Articles Posted in Oil and Gas Accidents

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According to a report published by environmental watch group Earthworks, state regulators across the nation are placing Americans at risk by failing to properly inspect oil and gas wells. The report, titled Breaking All the Rules, examined regulatory data collected in six states: Colorado, New Mexico, New York, Ohio, Pennsylvania, and Texas.

The Earthworks research report claims most states do not have the resources or equipment necessary to adequately inspect every active oil and gas well within the state on a regular basis. For example, Pennsylvania guidelines suggest each active oil and gas well should be inspected five times per year. Instead, 91 percent of active wells were not inspected in 2010. According to the report, that means about 82,000 oil and gas wells in Pennsylvania were not examined by state regulators that year. In Colorado, 15 state inspectors were reportedly tasked with inspecting more than 16,000 wells in 2010. In New Mexico, 12 inspectors allegedly conducted a total of 20,780 reviews during the same year.

The report states oil and gas well safety violations are also poorly tracked. In both New Mexico and Colorado, comprehensive violation information is not available to the public. Instead, data is reportedly maintained on a well-by-well basis. Additionally, inspectors are reportedly free to determine whether an unsatisfactory well merits a violation. The group contends that companies who fail to adhere to health, safety, and environmental rules are rarely punished.

In the State of Texas, inspectors purportedly conducted more than 118,000 inspections and noted almost 56,000 violations in fiscal year 2012. Still, Earthworks maintains that action against oil and gas well operators is frequently deferred and financial penalties are often small. Patrick Creighton, a spokesperson for the Marcellus Shale Coalition, an oil and gas production company consortium, called the Earthworks report into question. According to Creighton, the report is false and contrary to publicly available facts. He alleged Earthworks published the report in an effort to spread fear about the safety of the oil and gas industry.

Oil and gas workers are placed at risk whenever an oil company fails to adhere to proper safety regulations. Oil and well drilling accidents can be extremely complicated and the process for obtaining damages for any resulting injuries is often tough to navigate. If you or a family member was hurt as a result of an oil and gas company’s negligence, you should speak with a skilled oil and gas accident attorney as soon as possible.

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In early August, more than four thousand residents of the area surrounding a Richmond, California oil refinery were taken to local hospitals for exposure to unknown quantities of sulfur dioxide and nitrogen oxide following a fire at the facility. According to federal investigators, the explosion and resulting fire at the Chevron refinery was likely caused by a corroded pipe the company failed to replace following a safety inspection last fall. In addition to the smoke cloud that sent thousands to the hospital, more than one dozen workers were allegedly placed in harm’s way by the explosion.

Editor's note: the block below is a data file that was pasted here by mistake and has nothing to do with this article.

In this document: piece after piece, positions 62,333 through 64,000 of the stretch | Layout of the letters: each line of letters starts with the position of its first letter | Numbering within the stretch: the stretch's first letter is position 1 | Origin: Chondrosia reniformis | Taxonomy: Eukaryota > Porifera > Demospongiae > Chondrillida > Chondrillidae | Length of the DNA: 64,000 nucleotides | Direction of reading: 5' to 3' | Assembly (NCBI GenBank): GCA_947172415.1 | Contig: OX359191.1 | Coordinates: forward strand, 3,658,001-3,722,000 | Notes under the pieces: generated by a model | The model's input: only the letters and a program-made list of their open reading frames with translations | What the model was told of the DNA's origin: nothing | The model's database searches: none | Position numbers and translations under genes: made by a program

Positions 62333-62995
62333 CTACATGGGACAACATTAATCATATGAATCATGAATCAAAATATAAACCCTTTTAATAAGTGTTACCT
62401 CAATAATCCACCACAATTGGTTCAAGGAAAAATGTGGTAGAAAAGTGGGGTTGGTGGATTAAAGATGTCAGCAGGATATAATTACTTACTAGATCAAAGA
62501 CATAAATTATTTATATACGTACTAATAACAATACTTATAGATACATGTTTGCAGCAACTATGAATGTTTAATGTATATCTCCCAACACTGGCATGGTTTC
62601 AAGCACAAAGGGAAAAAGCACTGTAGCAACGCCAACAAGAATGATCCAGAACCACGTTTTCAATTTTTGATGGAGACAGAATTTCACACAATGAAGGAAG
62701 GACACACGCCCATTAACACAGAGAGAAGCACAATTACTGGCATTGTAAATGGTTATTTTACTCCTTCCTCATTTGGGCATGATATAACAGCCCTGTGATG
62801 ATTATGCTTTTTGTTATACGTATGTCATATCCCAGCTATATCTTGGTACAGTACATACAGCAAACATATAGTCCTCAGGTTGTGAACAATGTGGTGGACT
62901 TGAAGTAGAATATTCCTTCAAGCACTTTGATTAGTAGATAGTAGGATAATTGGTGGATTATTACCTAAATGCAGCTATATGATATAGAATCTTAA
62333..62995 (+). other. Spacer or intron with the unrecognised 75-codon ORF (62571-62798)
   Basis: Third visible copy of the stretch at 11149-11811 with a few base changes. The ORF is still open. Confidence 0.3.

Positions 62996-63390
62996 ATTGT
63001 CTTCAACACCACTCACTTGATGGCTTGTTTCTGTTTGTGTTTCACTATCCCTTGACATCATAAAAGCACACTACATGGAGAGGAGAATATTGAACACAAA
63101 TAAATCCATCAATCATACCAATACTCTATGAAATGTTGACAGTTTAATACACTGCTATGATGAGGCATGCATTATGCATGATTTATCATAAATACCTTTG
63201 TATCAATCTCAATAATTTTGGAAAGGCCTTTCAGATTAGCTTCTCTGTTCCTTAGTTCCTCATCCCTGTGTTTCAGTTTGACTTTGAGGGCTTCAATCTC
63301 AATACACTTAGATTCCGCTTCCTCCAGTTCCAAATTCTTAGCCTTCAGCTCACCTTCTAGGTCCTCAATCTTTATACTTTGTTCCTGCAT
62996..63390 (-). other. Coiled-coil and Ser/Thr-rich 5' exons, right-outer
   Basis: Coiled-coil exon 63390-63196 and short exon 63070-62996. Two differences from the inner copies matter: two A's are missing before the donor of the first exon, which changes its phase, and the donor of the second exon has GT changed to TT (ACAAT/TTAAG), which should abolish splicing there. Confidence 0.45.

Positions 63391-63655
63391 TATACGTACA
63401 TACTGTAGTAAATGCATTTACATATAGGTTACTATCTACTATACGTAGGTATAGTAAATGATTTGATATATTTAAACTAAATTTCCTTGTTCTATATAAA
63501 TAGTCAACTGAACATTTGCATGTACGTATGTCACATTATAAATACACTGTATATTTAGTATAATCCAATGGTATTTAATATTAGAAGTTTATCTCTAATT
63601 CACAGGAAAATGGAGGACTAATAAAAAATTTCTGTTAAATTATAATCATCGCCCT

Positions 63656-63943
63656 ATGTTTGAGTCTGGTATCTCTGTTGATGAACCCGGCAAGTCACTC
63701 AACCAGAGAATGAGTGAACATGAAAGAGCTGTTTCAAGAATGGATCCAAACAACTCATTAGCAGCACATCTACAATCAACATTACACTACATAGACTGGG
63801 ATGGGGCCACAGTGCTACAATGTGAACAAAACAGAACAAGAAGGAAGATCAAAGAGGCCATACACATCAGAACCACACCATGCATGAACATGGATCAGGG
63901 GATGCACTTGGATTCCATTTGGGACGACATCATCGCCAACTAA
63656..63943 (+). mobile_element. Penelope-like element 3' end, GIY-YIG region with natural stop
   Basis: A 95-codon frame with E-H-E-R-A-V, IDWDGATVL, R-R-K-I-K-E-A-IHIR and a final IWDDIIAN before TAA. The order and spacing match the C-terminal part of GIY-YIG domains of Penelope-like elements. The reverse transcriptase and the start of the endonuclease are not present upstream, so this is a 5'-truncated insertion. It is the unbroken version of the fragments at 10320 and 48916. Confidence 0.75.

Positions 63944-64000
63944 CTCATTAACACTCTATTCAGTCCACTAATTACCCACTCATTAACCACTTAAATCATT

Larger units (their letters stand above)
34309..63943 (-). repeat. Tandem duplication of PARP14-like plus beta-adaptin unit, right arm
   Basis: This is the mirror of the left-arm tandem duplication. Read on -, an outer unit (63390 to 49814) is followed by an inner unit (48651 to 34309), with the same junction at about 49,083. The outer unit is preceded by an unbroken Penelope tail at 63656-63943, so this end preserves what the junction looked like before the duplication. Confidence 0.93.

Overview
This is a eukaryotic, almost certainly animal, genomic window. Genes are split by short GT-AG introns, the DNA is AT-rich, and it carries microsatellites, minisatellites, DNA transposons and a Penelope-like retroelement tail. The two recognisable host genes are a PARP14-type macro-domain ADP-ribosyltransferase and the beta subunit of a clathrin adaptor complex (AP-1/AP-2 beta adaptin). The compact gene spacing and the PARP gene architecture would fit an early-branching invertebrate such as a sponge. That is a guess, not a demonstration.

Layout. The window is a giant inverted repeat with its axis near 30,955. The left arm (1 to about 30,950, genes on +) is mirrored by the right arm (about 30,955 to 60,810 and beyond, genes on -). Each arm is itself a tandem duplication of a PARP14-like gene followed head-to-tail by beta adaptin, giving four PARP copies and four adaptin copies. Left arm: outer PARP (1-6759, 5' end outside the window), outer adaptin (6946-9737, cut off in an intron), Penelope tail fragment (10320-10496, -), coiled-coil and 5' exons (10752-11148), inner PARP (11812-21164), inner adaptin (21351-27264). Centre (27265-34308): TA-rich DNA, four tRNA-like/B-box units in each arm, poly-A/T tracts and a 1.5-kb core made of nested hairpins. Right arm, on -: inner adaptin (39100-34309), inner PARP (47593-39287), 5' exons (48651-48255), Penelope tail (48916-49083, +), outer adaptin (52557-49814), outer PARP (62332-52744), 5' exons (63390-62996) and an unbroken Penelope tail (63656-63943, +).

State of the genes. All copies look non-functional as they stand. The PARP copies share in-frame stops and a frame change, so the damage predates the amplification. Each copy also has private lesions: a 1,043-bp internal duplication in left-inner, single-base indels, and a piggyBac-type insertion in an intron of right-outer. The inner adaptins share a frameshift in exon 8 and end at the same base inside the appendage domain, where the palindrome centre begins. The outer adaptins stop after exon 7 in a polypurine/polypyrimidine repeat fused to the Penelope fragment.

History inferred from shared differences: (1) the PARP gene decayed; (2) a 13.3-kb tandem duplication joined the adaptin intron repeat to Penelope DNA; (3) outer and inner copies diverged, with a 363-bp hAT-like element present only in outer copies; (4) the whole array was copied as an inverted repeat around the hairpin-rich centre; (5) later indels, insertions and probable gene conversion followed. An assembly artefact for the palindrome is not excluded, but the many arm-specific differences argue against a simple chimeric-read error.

A representative from the U.S. Chemical Safety Board stated the incident at the refinery began after a worker noticed a leak in one of the pipes. After the insulation surrounding the pipe was removed for inspection, a large vapor cloud reportedly formed. When workers realized the cloud had formed, they immediately left the area which ignited soon after. A similar incident occurred at the same facility in 1999. In response to the most recent explosion and fire, Chevron has set up an injury claim hotline.

Despite numerous federal safety regulations, the explosion was just one of multiple recent refinery fires across the nation. For example, an early morning explosion and fire at a west Tulsa refinery owned by HollyFrontier Corporation awoke residents of the surrounding community on August 2nd. Although flames were apparently visible from six miles away, no injuries were reported. The cause of that fire is currently under investigation.

The California and Oklahoma refinery fires occurred less than one month after British Petroleum (BP) agreed to pay approximately $13 million in penalties for worker health and safety risks at the company’s Texas City oil refinery. In a follow-up investigation, the nation’s Occupational Safety and Health Administration (OSHA) issued 270 failure-to-abate notices for more than 400 process safety management violations after the agency learned BP did not correct many of the hazardous conditions that led to a refinery explosion that killed 15 workers in March 2005. According to Secretary of Labor Hilda L. Solis, the BP settlement was designed to establish a culture of safety at the company’s Texas City refinery. Additionally, she said the goal of the agreement was to save the lives of refinery workers.

Clearly, both employees and nearby residents of oil refineries are placed at risk whenever a big oil company such as Chevron or BP fails to exercise proper safety measures. Oil refinery accidents can be extremely complicated and the process for obtaining compensation for any resulting injuries can be difficult to navigate. If you or a loved one was injured as a result of an oil company’s negligence, you should contact a capable oil and gas accident lawyer as soon as you are able.

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